I took my son to get a haircut the other day. He wasn’t really into going, so I *might* have bribed him just a little by promising him one of those little dinosaur excavation kits. (They sell them in the waiting area.) The kits are marked “7+ years”, but I knew he would enjoy it, if he could find the persistence to keep digging. We got two.
When we got home he was eager to start digging and was at it for a while. But, when he didn’t find pieces of the dinosaur “skeleton” quickly, he started to get discouraged,… stopping every minute or two to say “Mommy, this is hard.” I encouraged him to keep going. I said he could take a break whenever he wanted, that it might take some time to get to the “bones”…. but that he’d get there eventually. He chipped, scraped, and brushed…
Then… finally he found a “bone”! He was soooo excited!
He proudly announced every bone that he found after that! He excavated bone after bone and collected them in a cup until he found all 17 pieces. Then we assembled them to make the triceratops “skeleton”. (I wish I had a photo of the skeleton, but my son was too excited to stop and let me take any pictures at that point.)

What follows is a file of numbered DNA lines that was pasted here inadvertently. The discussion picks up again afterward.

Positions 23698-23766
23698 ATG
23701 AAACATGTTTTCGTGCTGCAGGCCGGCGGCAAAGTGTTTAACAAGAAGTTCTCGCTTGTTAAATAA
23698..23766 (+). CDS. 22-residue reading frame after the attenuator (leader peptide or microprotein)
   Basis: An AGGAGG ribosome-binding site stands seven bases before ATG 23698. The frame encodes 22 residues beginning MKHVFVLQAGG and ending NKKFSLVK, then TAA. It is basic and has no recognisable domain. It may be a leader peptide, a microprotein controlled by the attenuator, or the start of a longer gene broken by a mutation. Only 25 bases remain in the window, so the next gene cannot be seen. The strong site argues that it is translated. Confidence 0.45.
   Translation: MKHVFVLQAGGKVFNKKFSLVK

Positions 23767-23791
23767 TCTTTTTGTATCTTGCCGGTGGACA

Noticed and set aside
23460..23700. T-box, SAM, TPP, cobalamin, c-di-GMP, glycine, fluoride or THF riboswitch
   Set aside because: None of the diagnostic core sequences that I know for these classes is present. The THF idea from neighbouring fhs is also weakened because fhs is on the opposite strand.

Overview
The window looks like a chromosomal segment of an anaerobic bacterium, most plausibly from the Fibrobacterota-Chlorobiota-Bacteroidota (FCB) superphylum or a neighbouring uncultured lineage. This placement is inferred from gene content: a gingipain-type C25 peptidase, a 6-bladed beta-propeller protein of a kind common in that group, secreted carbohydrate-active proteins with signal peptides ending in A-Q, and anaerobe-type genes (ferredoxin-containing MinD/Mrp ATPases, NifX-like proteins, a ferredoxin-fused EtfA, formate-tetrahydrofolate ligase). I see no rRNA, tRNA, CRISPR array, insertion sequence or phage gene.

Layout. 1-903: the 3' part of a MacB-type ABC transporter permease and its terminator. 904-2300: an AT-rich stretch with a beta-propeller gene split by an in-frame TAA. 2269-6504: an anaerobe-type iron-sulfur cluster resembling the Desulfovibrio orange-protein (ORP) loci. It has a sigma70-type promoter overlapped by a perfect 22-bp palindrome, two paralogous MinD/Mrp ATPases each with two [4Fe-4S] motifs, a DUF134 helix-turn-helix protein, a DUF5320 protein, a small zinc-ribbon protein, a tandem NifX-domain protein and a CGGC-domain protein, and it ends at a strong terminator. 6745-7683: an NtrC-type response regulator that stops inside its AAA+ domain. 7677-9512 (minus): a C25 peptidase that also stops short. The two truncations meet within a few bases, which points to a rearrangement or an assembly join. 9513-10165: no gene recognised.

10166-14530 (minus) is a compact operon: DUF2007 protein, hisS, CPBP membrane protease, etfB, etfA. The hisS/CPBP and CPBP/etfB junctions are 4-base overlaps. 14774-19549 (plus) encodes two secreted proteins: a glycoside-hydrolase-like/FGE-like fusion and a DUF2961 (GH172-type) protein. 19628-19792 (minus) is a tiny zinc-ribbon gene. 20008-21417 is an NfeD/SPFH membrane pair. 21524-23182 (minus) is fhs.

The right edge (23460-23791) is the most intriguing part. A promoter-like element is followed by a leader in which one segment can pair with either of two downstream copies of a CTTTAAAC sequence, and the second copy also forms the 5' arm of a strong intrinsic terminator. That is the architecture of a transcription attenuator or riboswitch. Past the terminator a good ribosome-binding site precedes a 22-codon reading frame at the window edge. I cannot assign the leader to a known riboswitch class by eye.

While my son was playing archaeologist, I made some homemade playdough for my daughter so she could try making a play dough Mr. Potato Head. I saw this idea on Happy Hooligans blog and thought it was genius, especially since the real Mr. Potato Head can be a little challenging for little hands! Both of my kids loved it, actually.
The convergence of the dino excavation and play dough gave my son an idea. “Let’s use the play dough to put the skin on the dinosaur!” (“Brilliant!”, I thought.) We had to try. It wasn’t easy, but here is our triceratops with most of his skin. (It was tough to get it right around the head….)
In case you are wondering, the homemade play dough recipe I used can be found here. It’s very easy and makes a nice big softball-size ball of dough! The recipe is pretty forgiving, too. It mixed up perfectly the first time I did it; but the next two times it was too wet, so I just kept adding flour (a tablespoon at a time) until it was right. The play dough will keep for quite a while, if you store it in a ziplock bag or tupperware container. If you find it getting a little dried out, just splash a little water onto the outside and knead it a bit; it’ll be good as new! I even added some lavender oil to one batch to make a pretty-scented dough. Give it a try!